Detection of pathogenic elephant endotheliotropic herpesvirus in routine trunk washes from healthy adult Asian elephants (Elephas maximus) by use of a real-time quantitative polymerase chain reaction assay

Jeffrey Stanton, Jian Chao Zong, Erin Latimer, Jie Tan, Alan Herron, Gary S. Hayward, Paul D. Ling

Research output: Contribution to journalArticle

51 Citations (Scopus)

Abstract

Objective - To investigate the pathogenesis and transmission of elephant endotheliotropic herpesvirus (EEHV1) by analyzing various elephant fluid samples with a novel EEHV1-specific real-time PCR assay. Animals - 5 apparently healthy captive Asian elephants (Elephas maximus) from the same herd. Procedures - A real-time PCR assay was developed that specifically detects EEHV1. The assay was used to evaluate paired whole blood and trunk-wash samples obtained from the 5 elephants during a 15-week period. Deoxyribonucleic acid sequencing and viral gene subtyping analysis were performed on trunk-wash DNA preparations that had positive results for EEHV1. Viral gene subtypes were compared with those associated with past fatal cases of herpesvirus-associated disease within the herd. Results - The PCR assay detected viral DNA to a level of 1,200 copies/mL of whole blood. It was used to detect EEHV1 in trunk secretions of 3 of the 5 elephants surveyed during the 15-week period. Viral gene subtyping analysis identified 2 distinct elephant herpesviruses, 1 of which was identical to the virus associated with a previous fatal case of herpesvirus-associated disease within the herd. Conclusions and Clinical Relevance - EEHV1 was shed in the trunk secretions of healthy Asian elephants. Trunk secretions may provide a mode of transmission for this virus. Results of this study may be useful for the diagnosis, treatment, and management of EEHV1-associated disease and the overall management of captive elephant populations.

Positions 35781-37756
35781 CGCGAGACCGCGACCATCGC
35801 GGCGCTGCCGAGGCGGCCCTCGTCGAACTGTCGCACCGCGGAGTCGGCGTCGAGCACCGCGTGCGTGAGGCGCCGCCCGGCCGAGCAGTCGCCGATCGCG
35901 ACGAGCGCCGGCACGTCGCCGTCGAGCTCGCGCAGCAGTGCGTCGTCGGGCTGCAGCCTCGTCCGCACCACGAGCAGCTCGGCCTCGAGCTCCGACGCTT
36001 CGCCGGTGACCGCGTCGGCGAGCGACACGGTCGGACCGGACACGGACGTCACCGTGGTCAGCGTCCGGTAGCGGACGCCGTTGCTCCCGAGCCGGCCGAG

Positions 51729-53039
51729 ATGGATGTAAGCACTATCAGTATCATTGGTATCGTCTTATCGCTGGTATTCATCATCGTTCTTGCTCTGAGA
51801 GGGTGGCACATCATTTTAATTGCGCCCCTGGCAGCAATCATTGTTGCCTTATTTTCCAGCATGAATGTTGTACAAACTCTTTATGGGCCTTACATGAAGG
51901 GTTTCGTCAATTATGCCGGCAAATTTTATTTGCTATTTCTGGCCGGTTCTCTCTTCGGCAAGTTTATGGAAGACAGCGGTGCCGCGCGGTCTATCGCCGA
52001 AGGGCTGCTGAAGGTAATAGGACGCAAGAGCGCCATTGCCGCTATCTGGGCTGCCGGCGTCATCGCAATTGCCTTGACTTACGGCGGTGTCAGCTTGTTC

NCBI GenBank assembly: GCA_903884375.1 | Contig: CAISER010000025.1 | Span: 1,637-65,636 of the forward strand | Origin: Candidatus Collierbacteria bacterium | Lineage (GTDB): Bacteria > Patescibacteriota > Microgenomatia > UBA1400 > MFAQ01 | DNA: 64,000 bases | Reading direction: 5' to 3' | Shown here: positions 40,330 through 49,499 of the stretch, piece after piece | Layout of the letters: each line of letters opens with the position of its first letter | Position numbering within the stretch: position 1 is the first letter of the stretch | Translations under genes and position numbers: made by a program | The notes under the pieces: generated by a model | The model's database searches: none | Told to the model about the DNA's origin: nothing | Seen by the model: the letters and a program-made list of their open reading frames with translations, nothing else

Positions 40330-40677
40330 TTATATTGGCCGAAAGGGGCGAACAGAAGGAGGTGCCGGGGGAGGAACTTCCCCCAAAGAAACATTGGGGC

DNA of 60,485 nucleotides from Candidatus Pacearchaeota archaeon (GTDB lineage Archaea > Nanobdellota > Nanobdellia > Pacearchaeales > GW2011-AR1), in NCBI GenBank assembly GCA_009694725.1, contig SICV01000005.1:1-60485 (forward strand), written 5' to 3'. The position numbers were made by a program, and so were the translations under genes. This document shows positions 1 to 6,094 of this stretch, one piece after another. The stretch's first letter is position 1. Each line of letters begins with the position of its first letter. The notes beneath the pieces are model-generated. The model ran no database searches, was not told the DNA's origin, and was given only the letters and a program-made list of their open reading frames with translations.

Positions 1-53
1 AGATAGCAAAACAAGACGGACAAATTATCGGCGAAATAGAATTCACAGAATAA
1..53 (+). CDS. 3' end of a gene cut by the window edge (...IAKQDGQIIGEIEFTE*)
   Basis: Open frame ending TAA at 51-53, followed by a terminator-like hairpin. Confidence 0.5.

Original languageEnglish (US)
Pages (from-to)925-933
Number of pages9
JournalAmerican Journal of Veterinary Research
Volume71
Issue number8
DOIs
StatePublished - Aug 2010
Externally publishedYes

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Elephantid herpesvirus 1
Elephas maximus
Herpesviridae
Elephantidae
Real-Time Polymerase Chain Reaction
quantitative polymerase chain reaction
assays
herds
secretion
Viral Genes
DNA
genes
blood
virus transmission
pathogenesis
Viruses
sampling
viruses
Viral DNA
Disease Management

ASJC Scopus subject areas

  • veterinary(all)

Cite this

Detection of pathogenic elephant endotheliotropic herpesvirus in routine trunk washes from healthy adult Asian elephants (Elephas maximus) by use of a real-time quantitative polymerase chain reaction assay. / Stanton, Jeffrey; Zong, Jian Chao; Latimer, Erin; Tan, Jie; Herron, Alan; Hayward, Gary S.; Ling, Paul D.

In: American Journal of Veterinary Research, Vol. 71, No. 8, 08.2010, p. 925-933.

Research output: Contribution to journalArticle

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abstract = "Objective - To investigate the pathogenesis and transmission of elephant endotheliotropic herpesvirus (EEHV1) by analyzing various elephant fluid samples with a novel EEHV1-specific real-time PCR assay. Animals - 5 apparently healthy captive Asian elephants (Elephas maximus) from the same herd. Procedures - A real-time PCR assay was developed that specifically detects EEHV1. The assay was used to evaluate paired whole blood and trunk-wash samples obtained from the 5 elephants during a 15-week period. Deoxyribonucleic acid sequencing and viral gene subtyping analysis were performed on trunk-wash DNA preparations that had positive results for EEHV1. Viral gene subtypes were compared with those associated with past fatal cases of herpesvirus-associated disease within the herd. Results - The PCR assay detected viral DNA to a level of 1,200 copies/mL of whole blood. It was used to detect EEHV1 in trunk secretions of 3 of the 5 elephants surveyed during the 15-week period. Viral gene subtyping analysis identified 2 distinct elephant herpesviruses, 1 of which was identical to the virus associated with a previous fatal case of herpesvirus-associated disease within the herd. Conclusions and Clinical Relevance - EEHV1 was shed in the trunk secretions of healthy Asian elephants. Trunk secretions may provide a mode of transmission for this virus. Results of this study may be useful for the diagnosis, treatment, and management of EEHV1-associated disease and the overall management of captive elephant populations.",
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